> reliable way to provide this classification.

The word "reliable" is the problem.

All too often in these accessibility debates it is taken as a given  
than someone else has to provide something reliable (or "unambiguous"  
or something like that). You don't get "reliable" from an  
uncooperative data source, which the Web is from the point of view of  
an AT UA.

With an uncooperative data source, the overall result is likely to be  
better if you shoot for "reliable enough" instead of refusing doing  
things that aren't totally reliable. With spam, for example,  
expecting the data source to become cooperative would be futile.  
Hence, people rely on measures that are reliable enough.

At least with alt text, unlike with spam, most uncooperative data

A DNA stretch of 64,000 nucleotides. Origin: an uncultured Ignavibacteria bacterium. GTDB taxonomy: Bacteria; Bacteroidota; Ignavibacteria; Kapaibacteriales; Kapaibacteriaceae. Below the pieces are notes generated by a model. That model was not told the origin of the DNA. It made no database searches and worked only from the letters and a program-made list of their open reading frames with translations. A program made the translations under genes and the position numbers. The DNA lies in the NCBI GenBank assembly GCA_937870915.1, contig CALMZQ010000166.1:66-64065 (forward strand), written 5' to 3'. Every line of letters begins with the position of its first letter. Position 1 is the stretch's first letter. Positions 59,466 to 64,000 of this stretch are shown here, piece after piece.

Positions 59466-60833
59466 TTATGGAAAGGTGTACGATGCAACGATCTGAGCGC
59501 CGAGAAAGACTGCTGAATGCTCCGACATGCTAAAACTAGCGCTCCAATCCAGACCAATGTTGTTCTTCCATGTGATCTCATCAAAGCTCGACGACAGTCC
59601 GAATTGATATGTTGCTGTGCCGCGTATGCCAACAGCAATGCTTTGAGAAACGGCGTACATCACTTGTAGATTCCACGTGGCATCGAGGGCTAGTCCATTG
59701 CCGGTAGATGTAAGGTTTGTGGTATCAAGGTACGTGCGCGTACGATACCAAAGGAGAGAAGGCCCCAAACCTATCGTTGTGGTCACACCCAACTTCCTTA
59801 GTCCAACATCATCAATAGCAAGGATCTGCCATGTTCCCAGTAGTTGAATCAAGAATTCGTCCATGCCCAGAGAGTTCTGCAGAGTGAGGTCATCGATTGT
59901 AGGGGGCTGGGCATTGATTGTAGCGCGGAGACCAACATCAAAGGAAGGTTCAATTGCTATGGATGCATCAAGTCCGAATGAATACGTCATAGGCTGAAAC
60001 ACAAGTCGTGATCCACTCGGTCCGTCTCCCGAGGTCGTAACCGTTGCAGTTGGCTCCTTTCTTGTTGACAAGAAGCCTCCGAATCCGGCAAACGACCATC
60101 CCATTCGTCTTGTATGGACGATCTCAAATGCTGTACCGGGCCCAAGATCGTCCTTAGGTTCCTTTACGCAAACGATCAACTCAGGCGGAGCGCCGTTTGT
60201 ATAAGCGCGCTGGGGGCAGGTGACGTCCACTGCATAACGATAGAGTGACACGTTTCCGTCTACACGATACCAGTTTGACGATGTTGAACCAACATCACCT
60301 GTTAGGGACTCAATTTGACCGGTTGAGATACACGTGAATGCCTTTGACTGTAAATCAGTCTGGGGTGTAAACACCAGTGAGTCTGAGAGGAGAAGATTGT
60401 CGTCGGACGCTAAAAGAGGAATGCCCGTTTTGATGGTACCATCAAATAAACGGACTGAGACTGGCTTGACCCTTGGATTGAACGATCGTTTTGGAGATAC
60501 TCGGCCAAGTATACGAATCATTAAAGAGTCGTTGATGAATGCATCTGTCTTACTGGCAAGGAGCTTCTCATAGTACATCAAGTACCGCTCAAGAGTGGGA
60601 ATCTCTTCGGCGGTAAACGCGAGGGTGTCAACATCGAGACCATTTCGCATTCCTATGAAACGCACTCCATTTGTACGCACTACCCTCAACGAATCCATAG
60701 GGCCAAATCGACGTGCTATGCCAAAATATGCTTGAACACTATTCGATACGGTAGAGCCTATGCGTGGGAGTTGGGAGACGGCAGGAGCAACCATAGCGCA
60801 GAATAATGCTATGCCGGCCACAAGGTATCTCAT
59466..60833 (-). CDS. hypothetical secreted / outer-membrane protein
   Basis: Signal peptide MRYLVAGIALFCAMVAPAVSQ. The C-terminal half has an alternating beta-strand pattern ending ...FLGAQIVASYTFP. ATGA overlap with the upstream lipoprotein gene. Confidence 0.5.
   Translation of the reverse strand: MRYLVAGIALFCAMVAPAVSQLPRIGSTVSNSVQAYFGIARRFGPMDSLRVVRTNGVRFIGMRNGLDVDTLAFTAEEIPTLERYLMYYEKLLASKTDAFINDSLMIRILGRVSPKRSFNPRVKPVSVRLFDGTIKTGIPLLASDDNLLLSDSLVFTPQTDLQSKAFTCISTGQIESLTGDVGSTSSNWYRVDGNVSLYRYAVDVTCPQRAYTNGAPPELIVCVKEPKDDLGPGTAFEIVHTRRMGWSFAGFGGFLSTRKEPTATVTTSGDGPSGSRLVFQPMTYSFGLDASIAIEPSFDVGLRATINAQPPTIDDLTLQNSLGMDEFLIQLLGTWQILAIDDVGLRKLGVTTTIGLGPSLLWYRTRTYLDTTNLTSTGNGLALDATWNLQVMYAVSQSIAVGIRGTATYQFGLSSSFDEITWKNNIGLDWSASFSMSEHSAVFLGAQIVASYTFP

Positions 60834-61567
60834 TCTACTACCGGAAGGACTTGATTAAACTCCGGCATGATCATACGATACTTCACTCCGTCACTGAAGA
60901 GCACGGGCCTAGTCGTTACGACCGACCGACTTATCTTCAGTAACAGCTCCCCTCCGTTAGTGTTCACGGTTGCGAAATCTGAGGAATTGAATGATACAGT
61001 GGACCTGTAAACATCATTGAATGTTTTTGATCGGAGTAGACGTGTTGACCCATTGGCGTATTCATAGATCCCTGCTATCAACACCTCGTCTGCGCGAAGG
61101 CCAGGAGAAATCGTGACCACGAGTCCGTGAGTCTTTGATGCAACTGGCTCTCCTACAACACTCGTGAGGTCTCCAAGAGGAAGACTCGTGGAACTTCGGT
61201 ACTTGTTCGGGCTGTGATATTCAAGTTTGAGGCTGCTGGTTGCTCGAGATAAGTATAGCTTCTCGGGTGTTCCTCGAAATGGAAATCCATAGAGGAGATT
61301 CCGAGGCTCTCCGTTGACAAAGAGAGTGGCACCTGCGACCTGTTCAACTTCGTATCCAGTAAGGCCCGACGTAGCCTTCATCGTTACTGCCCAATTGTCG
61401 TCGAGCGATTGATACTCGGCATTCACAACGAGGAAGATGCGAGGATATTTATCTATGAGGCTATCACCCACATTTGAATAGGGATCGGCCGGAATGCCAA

sources aren't wanting to hurt you. They just aren't going to help  
you. It doesn't make sense to ask those who won't help you to hurt  
you if you have the option of asking them to neither help nor hurt.

>  So we come back to the point that not specifying anything for an  
> image is a worst case and will continue to be.

No, I don't think we have yet come to the conclusion that the absence  
of data will continue to be worse than bogus data. This should be  
trivially true: If a consumer prefer bogus data over absent data,  
bogus data can (by definition) be generated out of thin air. OTOH, if  
a consumer prefers absent data over bogus data, telling bogus and non- 
bogus data apart is harder.

> The only way I can see to identify images that are "critical